Stating that two convicts in an anti-Sikh riots case had “escaped the process of law” since 1984, a Delhi court Tuesday awarded death sentence to one and life imprisonment to another. This is the first death penalty awarded in cases probed by a Special Investigation Team (SIT), constituted in 2015 to re-investigate “serious criminal cases”.
Delivering the sentence on the premises of Tihar Jail where he held court due to security concerns, Additional Sessions Judge (ASJ) Ajay Pandey said the court must “rise” to the demand of society since “unaddressed pain and grievance may bring distrust and disaffection towards the procedure and efficacy of law”. He awarded the death penalty to convict Yashpal and life imprisonment to Naresh Sehrawat who were “participants of an unlawful assembly” which murdered Hardev Singh and Avtar Singh in Mahipalpur on October 31, 1984 in the wake of Prime Minister Indira Gandhi’s assassination.
A fine of Rs 35 lakh each was imposed on the two convicts and the money will be paid to the families of the victims.
The judge said that incidents like the 1984 riots destroy the “entire fabric of trust” among communities. “The court is of the opinion that the offence as well as the culpability of both the convicts falls within the category of rarest of rare cases. They being influential neighbours of the victims, without any provocation, caused horrendous crime of murder and looting in order to eliminate victims just because of their faith, community or religion. It led to their displacement. Such victims would never be able to forget the tale of their horrors or to rehabilitate themselves in the previous position,” he said.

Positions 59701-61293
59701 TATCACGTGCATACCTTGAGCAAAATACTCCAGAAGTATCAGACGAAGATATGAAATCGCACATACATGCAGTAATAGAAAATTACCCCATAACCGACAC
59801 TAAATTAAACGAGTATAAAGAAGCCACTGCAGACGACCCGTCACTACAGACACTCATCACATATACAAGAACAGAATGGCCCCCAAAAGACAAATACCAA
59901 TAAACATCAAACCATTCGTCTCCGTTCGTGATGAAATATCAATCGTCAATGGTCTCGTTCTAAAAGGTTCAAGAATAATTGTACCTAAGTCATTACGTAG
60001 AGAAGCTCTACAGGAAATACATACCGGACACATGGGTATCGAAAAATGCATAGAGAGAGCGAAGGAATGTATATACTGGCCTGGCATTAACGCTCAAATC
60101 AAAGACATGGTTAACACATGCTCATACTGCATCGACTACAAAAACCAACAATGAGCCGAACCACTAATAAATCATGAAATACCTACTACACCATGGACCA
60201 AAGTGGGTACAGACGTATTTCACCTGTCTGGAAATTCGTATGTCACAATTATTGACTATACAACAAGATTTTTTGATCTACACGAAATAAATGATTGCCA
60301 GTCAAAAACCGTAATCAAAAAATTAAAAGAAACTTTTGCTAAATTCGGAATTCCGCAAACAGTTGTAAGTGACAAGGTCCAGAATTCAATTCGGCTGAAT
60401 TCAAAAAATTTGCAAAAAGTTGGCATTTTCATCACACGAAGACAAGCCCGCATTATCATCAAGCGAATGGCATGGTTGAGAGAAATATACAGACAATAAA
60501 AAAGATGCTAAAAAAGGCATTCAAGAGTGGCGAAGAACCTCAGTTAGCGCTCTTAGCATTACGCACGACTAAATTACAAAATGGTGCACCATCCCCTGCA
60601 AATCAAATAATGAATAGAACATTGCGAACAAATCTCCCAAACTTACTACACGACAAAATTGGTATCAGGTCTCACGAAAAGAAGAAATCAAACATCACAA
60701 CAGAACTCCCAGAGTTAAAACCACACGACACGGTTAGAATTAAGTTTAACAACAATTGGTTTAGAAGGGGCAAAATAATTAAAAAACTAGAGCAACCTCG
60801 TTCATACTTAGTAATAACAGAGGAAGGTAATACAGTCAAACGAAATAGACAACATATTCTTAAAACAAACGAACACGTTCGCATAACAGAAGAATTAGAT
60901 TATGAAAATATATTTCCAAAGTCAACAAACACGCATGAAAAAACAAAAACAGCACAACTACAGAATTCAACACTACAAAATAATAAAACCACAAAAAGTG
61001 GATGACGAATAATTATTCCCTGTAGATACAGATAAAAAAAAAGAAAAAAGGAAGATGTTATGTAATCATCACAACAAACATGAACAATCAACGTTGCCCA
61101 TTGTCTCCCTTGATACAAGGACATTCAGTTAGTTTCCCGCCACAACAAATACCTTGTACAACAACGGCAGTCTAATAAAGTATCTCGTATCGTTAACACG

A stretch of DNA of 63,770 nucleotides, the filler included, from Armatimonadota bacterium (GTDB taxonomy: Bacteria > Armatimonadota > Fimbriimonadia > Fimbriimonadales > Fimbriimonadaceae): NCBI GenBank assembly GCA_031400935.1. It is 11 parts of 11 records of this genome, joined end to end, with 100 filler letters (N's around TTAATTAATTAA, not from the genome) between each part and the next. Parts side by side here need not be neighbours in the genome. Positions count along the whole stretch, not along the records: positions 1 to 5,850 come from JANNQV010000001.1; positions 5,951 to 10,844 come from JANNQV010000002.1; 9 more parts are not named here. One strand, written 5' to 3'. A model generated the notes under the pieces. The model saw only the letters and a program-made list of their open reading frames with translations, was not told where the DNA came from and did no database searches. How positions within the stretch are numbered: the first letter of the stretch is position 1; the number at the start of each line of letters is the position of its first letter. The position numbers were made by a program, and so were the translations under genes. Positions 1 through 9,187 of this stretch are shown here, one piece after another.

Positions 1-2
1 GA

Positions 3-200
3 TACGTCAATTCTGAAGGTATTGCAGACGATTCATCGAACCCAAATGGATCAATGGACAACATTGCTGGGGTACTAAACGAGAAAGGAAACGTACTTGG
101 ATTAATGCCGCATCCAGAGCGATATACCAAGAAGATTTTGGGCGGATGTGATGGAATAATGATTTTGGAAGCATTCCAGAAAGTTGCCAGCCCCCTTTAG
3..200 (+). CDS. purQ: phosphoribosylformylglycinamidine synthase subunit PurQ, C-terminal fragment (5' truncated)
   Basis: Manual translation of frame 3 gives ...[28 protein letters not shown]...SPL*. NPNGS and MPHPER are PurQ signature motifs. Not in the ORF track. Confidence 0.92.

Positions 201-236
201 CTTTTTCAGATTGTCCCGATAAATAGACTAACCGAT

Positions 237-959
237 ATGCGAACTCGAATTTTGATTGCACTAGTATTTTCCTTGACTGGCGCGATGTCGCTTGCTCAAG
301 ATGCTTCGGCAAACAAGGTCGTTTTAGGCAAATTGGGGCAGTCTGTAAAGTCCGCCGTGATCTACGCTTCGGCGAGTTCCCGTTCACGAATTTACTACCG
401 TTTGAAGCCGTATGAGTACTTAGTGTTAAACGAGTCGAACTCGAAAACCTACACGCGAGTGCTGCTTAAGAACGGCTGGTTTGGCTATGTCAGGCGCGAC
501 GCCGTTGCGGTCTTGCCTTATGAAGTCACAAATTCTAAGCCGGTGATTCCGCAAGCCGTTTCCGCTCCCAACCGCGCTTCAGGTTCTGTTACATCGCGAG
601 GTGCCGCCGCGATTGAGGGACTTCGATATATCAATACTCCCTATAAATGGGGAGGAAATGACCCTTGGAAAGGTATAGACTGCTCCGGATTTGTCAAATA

A case was first registered at the Mehrauli police station in 1984. Following investigation, a chargesheet was filed against an accused who was acquitted in 1986. Later, when the Justice Ranganath Misra Commission was constituted, a “first informant”, Santokh Singh, filed an affidavit stating that 500 people looted Mahipalpur in 1984.
Based on this affidavit, another FIR was registered in 1993, and an ACP-rank officer filed an “untraced report” in court. The Metropolitan Magistrate, however, said, “Police were at liberty to file challan as and when accused persons were arrested.” A chargesheet in the case was filed by the SIT formed in 2015.